These guys love Rockland, so they’re a wonderful source of info for first-timers to the region, and the inn provides enough privacy (including individual dining tables) that it’s a good choice for newbies to the B&B experience. One night here, and you’ll be booking again and again.

Camden in winter? Sure!

January 29, 2010

Read my Boston Globe story about some of the wonderful reasons to visit Camden in Winter.

Five (frozen and snowy) Lakes Lodge

January 17, 2010

You want remote? You want to cross-country ski or snowshoe without seeing anyone but a moose? Or maybe ride that snowmobile over groomed trails through Maine’s back country wilderness? Yeah, I’ve got just the ticket.

Five Lakes Lodge photo credit.

Five Lakes Lodge, seven miles south of Millinocket (about 75 miles north of Bangor), is just as its name indicates. The massive log lodge sits on a spit of land extending into one of the five lakes that nearly surround it. And the views? Down the lakes to Katahdin in the distance. Gorgeous country. We’re talking true wilderness here, folks.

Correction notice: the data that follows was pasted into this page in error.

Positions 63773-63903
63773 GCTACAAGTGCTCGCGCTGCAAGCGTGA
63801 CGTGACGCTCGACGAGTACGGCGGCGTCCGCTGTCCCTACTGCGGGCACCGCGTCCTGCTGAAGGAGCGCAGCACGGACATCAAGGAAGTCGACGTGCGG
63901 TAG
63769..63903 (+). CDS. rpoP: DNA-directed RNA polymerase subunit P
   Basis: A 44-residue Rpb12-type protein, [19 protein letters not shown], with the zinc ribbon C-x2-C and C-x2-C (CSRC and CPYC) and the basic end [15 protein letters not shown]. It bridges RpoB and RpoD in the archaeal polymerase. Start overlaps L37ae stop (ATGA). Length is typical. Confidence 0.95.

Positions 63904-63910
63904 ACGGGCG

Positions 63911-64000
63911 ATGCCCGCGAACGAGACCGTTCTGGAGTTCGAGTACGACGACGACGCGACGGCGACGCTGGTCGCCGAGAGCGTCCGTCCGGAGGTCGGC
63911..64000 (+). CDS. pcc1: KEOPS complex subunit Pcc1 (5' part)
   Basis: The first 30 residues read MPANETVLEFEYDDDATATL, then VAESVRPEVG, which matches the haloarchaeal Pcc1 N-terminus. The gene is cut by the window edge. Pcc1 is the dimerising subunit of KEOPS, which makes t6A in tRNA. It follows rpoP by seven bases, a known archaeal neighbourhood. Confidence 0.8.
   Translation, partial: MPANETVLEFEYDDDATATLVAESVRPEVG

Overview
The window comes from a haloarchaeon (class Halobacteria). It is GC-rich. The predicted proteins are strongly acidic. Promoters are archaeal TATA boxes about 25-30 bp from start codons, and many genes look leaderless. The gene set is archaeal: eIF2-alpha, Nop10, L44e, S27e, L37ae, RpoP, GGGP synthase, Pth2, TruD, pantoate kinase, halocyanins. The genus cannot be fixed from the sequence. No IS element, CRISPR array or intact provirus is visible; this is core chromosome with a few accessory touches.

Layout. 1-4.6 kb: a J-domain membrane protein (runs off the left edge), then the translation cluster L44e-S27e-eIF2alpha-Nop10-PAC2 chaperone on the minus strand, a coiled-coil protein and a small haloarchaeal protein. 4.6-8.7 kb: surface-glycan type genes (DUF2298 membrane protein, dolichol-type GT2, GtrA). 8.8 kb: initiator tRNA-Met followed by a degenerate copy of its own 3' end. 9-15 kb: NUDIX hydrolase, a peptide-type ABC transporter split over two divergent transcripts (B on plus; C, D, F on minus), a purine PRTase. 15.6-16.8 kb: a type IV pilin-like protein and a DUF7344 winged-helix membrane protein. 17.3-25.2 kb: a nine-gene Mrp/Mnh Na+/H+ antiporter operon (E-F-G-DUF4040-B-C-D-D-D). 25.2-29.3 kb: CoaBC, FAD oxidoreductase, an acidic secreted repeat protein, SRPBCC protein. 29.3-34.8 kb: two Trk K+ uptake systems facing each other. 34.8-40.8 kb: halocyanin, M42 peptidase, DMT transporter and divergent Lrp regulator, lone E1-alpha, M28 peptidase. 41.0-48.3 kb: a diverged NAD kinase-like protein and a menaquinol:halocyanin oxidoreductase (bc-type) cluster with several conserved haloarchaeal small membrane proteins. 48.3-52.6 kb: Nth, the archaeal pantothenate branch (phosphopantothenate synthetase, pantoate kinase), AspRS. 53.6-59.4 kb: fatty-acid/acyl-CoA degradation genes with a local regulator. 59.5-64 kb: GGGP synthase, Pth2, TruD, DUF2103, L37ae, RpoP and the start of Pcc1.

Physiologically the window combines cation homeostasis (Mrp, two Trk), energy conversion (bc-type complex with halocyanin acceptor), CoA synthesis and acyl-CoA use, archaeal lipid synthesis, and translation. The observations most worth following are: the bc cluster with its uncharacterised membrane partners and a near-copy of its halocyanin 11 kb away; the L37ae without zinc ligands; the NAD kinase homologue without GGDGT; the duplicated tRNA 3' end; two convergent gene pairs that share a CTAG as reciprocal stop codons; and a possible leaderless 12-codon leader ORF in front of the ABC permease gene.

The lodge especially appeals to snowmobilers, as its sited midway between ITS 86 and ITS83 on the Katahdin Loop Trail. Owners Rick and Debbie LeVasseur are avid enthusiasts and the lodge doubles as the home of the Jo Mary Riders Snowmobile Club. You want fresh tracks? Follow one of the two Bombadier trail groomers as it leaves the premises.

But it’s not just snowmobilers who will will enjoy it. Snowshoers and cross-country skiers can escape the vrooms and fumes on nearby groomed trails or with a trek to Ragged Mountain’s summit or in Baxter State Park.

Now don’t go thinking this place is old and creaky, far from it. It was purpose built, opening in 2004. Rooms vary, but most have king-size log beds, gas stove, and  inroom hot tubs. There’s a sauna on the premises, and a huge stone fireplace in the great room. Breakfasts are guaranteed to fuel you though a full morning of activity, and then some. Or just hang out and soak in those views.  I last stopped by a few summers ago, but I’m pining for a winter return.

Winter rates range $175-250 per night, including breakfast.

Lobster for Lovers

January 16, 2010

Not a bad deal. The Inn on the Harbor’s Lobster for Lovers weekend, Feb. 12 – 14 , is reason enough to visit Stonington in winter.